Lastly, globalisation has significant implications on income inequality. In his new book Global Inequality (2016), economist Branko Milanovic shows that globalisation has reduced income inequality among nations but increased it within nations.

However, people are mostly concerned with national, not global, inequalities. Globalisation generates a super-rich segment and squeezes the lower-middle classes in developed countries.

In addition, governments - facing continued reduction in tax revenue and increased social security spending - find it impossible to support the existing welfare system. Many countries have sought to reduce pensions and other welfare benefits, and postpone statutory retirement ages. All this has aggravated income inequality. Highly uneven distribution of income has also suppressed consumption, and dampened aggregate demand and economic growth in developed countries.

Globalisation creates new winners and losers across national boundaries, but cripples welfare systems that have been built for individual countries. Because there is no "world government" to mitigate the pressure from globalisation and redistribute income among countries for equality reasons, capitalism begins to exhibit some of the bad features associated with its primitive form, and globalisation is no longer viewed as favourably as before.

Economist Joseph Stiglitz points out in his book Globalisation And Its Discontents (2002) that globalisation requires global governance, but there is no global government. This idea is further developed by economist Dani Rodrik, who argues in The Globalisation Paradox (2011) that deep economic integration requires countries to give up some democracy and national sovereignty.


Apparently, the outcome of the referendum shows that British voters do not want to give up democracy and national sovereignty, and they do not believe the EU as a "supernational" organisation could help reduce the pain of globalisation. Instead, they chose to give up integration with the EU.

As more people in developed countries come to realise the adverse effects of globalisation, governments will also become less willing to propel it. While reversing economic integration is still considered impossible or highly unlikely, Brexit does give a strong reason to believe that the possibility of de-globalisation cannot be totally ruled out.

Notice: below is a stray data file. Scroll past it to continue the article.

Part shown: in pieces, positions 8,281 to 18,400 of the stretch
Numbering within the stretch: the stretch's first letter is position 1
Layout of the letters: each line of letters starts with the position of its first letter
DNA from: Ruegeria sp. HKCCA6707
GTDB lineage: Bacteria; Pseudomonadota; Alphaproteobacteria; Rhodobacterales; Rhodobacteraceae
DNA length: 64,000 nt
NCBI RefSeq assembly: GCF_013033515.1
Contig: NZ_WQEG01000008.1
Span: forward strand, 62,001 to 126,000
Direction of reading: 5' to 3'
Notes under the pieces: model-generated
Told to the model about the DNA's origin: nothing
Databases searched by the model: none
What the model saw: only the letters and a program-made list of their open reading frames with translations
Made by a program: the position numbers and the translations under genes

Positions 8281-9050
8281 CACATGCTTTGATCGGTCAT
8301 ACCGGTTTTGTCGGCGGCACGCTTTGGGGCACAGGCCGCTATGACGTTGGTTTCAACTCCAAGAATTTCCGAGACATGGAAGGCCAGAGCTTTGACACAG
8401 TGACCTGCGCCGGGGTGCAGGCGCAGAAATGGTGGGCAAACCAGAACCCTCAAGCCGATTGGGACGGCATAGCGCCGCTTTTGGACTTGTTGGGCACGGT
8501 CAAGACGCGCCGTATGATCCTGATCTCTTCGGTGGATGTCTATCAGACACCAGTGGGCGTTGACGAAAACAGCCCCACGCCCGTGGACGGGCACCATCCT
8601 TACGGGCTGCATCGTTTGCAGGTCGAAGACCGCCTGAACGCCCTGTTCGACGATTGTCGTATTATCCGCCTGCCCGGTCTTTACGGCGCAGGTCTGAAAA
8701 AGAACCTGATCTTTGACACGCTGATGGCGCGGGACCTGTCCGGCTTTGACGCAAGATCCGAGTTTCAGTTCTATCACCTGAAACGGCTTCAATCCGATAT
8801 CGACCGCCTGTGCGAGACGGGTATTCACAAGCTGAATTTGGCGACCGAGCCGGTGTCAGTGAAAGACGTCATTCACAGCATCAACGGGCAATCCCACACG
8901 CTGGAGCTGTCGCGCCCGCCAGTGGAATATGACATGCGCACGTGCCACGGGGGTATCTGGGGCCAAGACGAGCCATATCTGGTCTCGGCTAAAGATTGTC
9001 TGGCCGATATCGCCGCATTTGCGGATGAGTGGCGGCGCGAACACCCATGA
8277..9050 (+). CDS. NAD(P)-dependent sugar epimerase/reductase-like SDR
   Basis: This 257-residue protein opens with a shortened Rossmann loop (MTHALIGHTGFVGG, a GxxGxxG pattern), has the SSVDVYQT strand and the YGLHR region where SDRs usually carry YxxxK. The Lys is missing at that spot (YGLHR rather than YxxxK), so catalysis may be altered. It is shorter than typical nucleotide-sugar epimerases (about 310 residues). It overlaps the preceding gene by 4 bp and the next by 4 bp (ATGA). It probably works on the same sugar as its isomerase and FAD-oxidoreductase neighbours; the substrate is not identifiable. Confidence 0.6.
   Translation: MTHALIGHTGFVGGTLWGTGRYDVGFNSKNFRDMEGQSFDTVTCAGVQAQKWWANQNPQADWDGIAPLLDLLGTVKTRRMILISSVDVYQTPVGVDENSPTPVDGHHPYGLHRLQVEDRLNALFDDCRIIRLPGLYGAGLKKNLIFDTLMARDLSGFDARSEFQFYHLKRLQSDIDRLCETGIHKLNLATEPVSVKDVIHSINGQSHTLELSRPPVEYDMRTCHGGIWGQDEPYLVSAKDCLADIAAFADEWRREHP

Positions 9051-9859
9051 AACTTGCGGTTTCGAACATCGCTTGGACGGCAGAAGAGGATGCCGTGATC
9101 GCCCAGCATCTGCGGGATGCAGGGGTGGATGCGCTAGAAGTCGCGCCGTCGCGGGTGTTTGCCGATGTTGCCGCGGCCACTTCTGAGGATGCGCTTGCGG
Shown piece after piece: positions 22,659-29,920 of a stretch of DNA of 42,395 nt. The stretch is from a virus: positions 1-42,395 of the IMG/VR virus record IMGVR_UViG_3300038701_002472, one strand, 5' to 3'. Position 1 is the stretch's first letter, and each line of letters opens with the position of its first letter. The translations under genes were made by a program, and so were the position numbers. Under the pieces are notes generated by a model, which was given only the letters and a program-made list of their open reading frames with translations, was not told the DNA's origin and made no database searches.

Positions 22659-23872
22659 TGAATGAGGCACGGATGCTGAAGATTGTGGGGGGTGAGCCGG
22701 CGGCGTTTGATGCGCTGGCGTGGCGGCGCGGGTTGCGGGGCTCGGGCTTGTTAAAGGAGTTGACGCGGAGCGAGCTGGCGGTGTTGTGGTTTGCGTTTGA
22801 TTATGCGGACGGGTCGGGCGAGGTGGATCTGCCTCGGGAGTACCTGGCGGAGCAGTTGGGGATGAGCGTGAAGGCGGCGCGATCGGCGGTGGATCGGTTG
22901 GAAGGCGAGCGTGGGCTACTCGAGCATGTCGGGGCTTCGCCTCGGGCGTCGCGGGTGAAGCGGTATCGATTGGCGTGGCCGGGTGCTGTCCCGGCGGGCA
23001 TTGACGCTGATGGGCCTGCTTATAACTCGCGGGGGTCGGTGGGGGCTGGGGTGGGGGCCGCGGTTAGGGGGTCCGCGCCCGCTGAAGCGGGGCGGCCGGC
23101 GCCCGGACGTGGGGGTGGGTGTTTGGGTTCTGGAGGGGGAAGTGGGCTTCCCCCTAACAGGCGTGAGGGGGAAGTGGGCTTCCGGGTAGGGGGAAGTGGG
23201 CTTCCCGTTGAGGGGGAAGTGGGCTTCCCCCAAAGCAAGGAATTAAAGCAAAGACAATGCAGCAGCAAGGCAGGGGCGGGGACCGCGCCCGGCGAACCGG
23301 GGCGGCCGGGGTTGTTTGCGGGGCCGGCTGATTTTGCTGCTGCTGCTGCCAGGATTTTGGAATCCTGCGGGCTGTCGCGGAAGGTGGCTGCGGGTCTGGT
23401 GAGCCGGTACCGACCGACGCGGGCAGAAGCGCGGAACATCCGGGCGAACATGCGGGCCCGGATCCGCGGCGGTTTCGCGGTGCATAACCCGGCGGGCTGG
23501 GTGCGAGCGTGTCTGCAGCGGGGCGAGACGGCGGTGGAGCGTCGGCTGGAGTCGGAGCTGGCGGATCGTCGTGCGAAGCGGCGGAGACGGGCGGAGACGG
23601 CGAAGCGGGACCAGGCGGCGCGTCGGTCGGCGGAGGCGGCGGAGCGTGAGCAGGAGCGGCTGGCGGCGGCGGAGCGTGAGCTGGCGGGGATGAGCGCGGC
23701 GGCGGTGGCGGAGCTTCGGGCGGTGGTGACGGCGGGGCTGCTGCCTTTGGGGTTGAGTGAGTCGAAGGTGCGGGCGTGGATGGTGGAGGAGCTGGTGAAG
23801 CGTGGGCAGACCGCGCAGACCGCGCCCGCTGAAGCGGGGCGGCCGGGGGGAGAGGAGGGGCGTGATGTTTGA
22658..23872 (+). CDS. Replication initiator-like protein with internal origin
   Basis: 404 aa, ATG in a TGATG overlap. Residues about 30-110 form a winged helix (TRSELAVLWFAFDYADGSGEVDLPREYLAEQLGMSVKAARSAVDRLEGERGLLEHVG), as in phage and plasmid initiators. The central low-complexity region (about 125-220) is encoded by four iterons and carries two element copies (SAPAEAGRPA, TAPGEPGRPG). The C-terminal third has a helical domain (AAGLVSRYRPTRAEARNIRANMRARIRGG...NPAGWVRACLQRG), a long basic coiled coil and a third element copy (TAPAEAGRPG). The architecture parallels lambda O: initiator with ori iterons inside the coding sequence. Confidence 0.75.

Already, "anti-dumping" has been frequently used as a non-tariff barrier ever since the global financial crisis in 2008; anti-immigration as mainstream public opinion has become more widespread; restrictions on capital mobility are also being introduced. The US government has started enforcing the Foreign Account Tax Compliance Act, the Organisation for Economic Cooperation and Development has stepped up its efforts to fight tax evasion and tax avoidance globally, and policies have been introduced in the US and other developed countries to attract manufacturing companies to shift production facilities back to their home countries.

De-globalisation, should it happen, is definitely bad news for Singapore, China, India and other emerging economies in Asia that have benefited greatly from the process. Their export markets would shrink if the reversal has a significant impact on international trade.

Another area is foreign direct investments (FDIs). While restrictions from hosting countries were the main obstacles to FDIs previously, restrictions from investing countries could become significant in the future, though how this would evolve is still uncertain.

Brexit should not be viewed as a populist victory. Instead, the rationale behind seemingly irrational sentiments that are brewing in developed and developing countries should be studied carefully.

The writer is a professor at the Lee Kuan Yew School of Public Policy, National University of Singapore.